Principle 4: Possibilities

  • Could you fulfill a secret dream if you had more money?
  • Would you take on a new project that could significantly change your life if you had more time?
  • What more would you attempt to do if you could tap into more energy?
Each of us has a limited amount of these resources (money, time, and energy) that provide the opportunities for improving our lives. But, we all have some.
Some of us have extra time. Look at the time spent on TV or the Internet, even watching spectator sports. Often times, “not having time” for something is really not wanting to take time away from more enjoyable activities.
Some of us have extra energy. This is why leisure and entertainment industries continue to grow. It’s also why outdoor recreation is abundantly popular in certain areas.
And, believe it or not, some people have so much money that they don’t know what to do with it all. In cases such as this, consumerism is often a misguided means to personal fulfillment.
Though the vast majority of those of us living in developed nations have an abundance of these resources, it appears that we lack the wisdom to recognize how to use them to uncover and pursue our greatest potential. Moreover, these resources are often wasted; those who need them rarely get the opportunity to use or access them.
I am awestruck by the opportunities that are available to us compared with the generations that preceded us. Never before have there been as many new conveniences— the Internet, microwave ovens, etc.—to improve the quality and productivity of our lives.
Several years ago, I heard a speaker point out that the modern conveniences we enjoy in our homes represent the equivalent of approximately two hundred personal servants in ancient times. He made this proclamation before the advent of home computers, the Internet, e-mail, cell phones, online banking, and many other technologies that have connected us to an ever-expanding world of convenience and efficiency.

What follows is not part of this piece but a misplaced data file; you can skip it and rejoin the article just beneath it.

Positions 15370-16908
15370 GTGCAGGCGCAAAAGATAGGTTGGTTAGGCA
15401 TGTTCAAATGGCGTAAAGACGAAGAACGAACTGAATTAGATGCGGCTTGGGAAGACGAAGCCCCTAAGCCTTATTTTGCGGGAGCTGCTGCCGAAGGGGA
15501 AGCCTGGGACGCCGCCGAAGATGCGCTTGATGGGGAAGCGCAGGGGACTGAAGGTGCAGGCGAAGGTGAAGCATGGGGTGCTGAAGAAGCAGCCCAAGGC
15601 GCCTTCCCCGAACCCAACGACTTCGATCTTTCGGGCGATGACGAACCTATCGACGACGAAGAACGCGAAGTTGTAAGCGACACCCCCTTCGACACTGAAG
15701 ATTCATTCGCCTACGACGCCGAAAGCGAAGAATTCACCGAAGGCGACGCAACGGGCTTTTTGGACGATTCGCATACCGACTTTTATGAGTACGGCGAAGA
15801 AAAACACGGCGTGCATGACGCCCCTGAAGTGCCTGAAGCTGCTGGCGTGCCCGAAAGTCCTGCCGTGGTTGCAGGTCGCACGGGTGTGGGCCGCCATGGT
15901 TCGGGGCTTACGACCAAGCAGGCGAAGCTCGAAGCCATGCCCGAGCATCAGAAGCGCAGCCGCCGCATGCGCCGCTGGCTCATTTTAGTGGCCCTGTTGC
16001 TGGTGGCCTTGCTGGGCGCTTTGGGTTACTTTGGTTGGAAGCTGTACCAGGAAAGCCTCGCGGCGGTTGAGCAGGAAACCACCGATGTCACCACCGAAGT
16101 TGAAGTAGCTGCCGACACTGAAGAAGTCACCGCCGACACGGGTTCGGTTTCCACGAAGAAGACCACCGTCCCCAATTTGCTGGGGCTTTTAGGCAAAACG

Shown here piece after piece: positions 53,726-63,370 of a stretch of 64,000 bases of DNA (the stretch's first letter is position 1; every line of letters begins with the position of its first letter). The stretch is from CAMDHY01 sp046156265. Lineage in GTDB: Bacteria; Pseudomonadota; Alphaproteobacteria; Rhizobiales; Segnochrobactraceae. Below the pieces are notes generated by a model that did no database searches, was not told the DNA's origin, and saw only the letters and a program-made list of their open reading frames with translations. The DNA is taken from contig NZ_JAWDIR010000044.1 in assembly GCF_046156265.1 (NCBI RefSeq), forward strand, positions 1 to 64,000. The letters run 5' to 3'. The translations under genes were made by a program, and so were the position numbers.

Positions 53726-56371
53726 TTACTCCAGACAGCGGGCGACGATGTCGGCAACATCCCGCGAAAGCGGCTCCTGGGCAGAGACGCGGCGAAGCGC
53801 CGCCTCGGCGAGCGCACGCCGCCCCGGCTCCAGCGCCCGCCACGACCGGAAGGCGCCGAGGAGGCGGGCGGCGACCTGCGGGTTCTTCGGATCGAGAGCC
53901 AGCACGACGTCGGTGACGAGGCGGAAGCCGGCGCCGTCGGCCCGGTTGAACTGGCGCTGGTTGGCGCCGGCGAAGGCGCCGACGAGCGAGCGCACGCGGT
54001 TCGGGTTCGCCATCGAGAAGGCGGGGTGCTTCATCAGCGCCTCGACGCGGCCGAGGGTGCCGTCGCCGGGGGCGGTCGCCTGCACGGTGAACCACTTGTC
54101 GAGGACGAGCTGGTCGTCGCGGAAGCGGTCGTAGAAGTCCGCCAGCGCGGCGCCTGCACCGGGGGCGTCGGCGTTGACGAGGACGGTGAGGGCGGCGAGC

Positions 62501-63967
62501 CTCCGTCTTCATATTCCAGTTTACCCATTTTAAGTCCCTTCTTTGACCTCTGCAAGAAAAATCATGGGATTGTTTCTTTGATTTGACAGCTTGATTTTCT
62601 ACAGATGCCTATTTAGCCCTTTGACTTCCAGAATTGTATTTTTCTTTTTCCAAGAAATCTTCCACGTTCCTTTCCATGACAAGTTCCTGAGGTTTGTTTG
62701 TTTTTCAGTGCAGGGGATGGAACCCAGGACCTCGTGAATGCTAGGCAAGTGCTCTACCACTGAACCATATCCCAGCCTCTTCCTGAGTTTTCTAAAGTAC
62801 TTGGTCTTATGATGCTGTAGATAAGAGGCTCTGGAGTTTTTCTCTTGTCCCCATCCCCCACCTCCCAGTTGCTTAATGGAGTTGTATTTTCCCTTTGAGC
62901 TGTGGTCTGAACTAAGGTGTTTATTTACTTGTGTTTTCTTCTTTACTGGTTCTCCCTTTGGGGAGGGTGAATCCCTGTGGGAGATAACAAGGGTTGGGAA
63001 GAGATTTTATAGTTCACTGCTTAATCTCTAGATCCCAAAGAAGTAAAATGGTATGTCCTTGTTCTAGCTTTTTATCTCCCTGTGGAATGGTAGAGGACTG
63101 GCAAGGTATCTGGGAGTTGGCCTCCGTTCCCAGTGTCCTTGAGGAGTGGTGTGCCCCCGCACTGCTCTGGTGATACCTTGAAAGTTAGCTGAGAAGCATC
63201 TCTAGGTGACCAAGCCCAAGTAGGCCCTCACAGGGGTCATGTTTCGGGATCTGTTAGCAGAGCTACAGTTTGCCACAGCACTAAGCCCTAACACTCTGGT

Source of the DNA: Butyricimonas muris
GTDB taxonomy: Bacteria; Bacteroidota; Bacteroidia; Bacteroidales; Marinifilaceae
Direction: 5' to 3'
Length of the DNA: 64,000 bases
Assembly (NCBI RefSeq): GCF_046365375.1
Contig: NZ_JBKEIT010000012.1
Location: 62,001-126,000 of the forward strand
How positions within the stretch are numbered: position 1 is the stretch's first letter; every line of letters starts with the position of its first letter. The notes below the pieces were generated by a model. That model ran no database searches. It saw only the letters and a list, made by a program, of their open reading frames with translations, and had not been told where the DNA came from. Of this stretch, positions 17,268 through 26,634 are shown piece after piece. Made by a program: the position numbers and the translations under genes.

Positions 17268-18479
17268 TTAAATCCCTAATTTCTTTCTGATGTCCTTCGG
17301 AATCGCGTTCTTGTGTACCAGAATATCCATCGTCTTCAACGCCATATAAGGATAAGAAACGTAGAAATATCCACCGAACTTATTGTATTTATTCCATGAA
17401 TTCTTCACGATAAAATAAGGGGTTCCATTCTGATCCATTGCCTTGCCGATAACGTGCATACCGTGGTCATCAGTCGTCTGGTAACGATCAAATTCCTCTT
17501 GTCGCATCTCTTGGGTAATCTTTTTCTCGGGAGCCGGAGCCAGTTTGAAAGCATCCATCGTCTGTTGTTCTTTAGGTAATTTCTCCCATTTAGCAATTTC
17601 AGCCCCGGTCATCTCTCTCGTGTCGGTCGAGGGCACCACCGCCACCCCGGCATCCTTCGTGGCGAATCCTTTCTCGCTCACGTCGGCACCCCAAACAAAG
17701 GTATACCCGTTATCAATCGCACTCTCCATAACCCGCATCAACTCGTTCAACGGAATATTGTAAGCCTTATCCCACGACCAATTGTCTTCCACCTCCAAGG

Never before have there been as many diversions for our time, and never before have there been as many ways to increase—and spend—our energy. Never before have there been as many charitable organizations doing as much humanitarian work. Most importantly, never before has our understanding
of human potential and the path to achievement been as comprehensive as it is today.
One of the greatest demonstrations of pursuing personal potential is the story of Helen Keller. In 1882, she lost her sight and hearing, through illness, when she was only nineteen months old. Afterwards, she became a wild, rebellious, uncontrolled youngster and remained that way until a nearly blind teacher was attracted to the challenge of teaching her. As a result of Anne Sullivan Macy’s belief in Helen’s potential, she later attended Radcliffe College, studying French and Greek and typing her papers using a Braille typewriter. She went on to become a world-famous prodigy, raising funds for the American Foundation for the Blind, lobbying for change around the world, and brightening the spirits of wounded soldiers during World War II.
Although she lived in a world of silence and darkness, Helen Keller refused to let a disability stand in the way of her potential. She altered people’s views of individuals with disabilities, while expanding the awareness of their own potential. Her greatest capacities were tapped because she never made peace with the status quo, and she never tried to be like anyone else. Instead, she invested all of her efforts toward becoming the best that she could be; she did so by thinking good thoughts and doing good deeds. Helen Keller saw herself as a change agent, having discovered the possibilities for positive change through her inner journey of self-awareness and achievement. Mark Twain said of her, “She will be as famous a thousand years from now as she is today.”
What about you? What is your untapped potential? How can you convert your view of life from “what is” to “ what can be”?
Winners do not leave the development of their potential to chance. They pursue it systematically with the excitement of knowing there are unlimited possibilities residing within, waiting to be discovered and put to work.
“The undeveloped piece of property with the greatest potential is still between the ears.” — Anonymous
What Makes a Great Leader - video by Ron Price